Miami Breast Cancer Conference 2021: Neoadjuvant Chemotherapy in Minority Groups
Posted: Monday, March 8, 2021
Breast cancer is the leading cancer diagnosis and cause of mortality in Black and Hispanic women; however, HER2-positive disease has not been well described in minority populations. Michelle Cholankeril, MD, of the Trinitas Regional Medical Center, New Jersey, and colleagues sought to characterize this disease further and determine the effects of neoadjuvant treatment. Their findings, which were presented during the virtual edition of the 2021 PER’s Miami Breast Cancer Conference (Abstract 37), suggested that neoadjuvant chemotherapy may improve axillary disease in Hispanic women and reduce tumor size in Black women.
“This is an interesting phenomenon and a larger sample size from a multi-institutional trial that focuses on this population could confirm these findings,” the investigators commented. “We should further characterize response in minority, so we can improve treatment strategies, reduce breast cancer mortality, and ultimately improve health outcomes in this population.”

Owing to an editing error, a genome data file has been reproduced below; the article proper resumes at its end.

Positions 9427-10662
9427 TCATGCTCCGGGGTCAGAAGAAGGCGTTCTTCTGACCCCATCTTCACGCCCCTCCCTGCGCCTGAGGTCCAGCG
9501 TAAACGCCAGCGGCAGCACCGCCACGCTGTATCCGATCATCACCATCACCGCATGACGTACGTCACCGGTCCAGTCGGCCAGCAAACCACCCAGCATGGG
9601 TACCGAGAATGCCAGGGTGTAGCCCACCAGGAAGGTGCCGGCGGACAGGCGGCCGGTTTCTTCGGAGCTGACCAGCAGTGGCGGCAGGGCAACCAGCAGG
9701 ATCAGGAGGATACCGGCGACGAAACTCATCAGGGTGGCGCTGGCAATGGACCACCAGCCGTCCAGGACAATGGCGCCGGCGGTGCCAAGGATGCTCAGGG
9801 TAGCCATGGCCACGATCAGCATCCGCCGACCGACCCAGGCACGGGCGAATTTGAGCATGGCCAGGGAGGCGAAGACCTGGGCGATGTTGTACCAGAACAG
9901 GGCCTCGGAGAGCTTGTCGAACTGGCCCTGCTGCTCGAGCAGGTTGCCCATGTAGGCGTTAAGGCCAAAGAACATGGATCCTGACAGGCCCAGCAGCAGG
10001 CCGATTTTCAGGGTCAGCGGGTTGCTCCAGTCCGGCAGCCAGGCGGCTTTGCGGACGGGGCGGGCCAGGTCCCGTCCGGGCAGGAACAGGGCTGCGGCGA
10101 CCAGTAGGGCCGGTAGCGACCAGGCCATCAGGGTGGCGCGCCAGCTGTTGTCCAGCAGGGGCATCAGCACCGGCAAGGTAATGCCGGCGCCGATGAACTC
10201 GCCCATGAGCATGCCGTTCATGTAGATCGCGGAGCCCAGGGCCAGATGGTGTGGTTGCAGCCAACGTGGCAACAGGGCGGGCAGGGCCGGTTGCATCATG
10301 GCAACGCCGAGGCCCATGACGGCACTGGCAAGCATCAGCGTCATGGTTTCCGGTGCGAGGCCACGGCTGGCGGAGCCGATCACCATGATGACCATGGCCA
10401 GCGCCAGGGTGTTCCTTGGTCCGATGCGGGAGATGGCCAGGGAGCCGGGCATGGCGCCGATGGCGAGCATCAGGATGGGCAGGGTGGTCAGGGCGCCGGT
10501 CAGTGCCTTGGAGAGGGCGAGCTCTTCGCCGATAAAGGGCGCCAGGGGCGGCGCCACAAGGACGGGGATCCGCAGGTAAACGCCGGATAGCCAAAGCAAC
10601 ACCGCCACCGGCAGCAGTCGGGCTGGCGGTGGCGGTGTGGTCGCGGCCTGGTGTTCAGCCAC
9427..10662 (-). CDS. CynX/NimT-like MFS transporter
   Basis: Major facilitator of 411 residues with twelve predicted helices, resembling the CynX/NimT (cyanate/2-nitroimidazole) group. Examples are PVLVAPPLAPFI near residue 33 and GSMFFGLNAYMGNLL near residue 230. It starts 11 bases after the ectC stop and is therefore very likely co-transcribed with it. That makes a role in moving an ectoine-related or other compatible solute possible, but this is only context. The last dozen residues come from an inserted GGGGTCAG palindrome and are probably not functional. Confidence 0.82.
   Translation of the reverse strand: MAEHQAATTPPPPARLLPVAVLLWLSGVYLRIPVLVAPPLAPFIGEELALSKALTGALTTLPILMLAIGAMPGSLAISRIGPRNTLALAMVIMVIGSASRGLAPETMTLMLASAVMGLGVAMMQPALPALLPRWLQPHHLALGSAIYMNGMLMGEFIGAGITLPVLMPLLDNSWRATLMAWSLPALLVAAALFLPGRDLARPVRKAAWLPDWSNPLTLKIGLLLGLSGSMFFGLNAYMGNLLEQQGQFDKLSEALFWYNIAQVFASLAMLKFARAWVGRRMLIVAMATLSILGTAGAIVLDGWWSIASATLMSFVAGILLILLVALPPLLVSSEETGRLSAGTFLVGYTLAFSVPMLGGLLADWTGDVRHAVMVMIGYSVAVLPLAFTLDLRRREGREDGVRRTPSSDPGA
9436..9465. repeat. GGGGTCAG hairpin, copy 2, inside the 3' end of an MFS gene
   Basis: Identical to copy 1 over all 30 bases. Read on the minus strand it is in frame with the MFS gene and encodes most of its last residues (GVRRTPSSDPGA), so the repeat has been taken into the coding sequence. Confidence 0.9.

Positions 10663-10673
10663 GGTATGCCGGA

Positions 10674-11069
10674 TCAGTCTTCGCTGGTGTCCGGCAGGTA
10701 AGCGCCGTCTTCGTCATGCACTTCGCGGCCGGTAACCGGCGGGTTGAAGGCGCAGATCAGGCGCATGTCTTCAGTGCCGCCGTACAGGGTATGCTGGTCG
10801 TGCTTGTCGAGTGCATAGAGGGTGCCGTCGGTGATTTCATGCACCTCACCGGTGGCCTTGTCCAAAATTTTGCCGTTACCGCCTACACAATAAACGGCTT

The investigators focused on 37 women with HER2-positive, nonmetastatic disease. Of this study population, 55% were Hispanic, 33% were Black, and 10% were White. More than half of patients (55%) met the criteria to receive neoadjuvant chemotherapy; they were administered a chemotherapy regimen that included trastuzumab alone or in combination with pertuzumab.
In all patients treated with neoadjuvant chemotherapy, the overall complete response rate was 48%, and the partial response rate was 52%. The investigators reported a complete response rate of 45% and a partial response rate of 55% in Hispanic patients; these rates were 29% and 71%, respectively, in Black patients. In Hispanic patients, sentinel lymph node dissections were performed more frequently than axillary lymph node dissections (88% vs. 16%); therefore, the investigators proposed there may have been an improvement in axillary response. Black patients seemed to have a greater reduction in breast tumor size; more partial mastectomies were performed than modified radical mastectomies (71% vs. 29%, respectively).
Disclosure: The authors reported no conflicts of interest.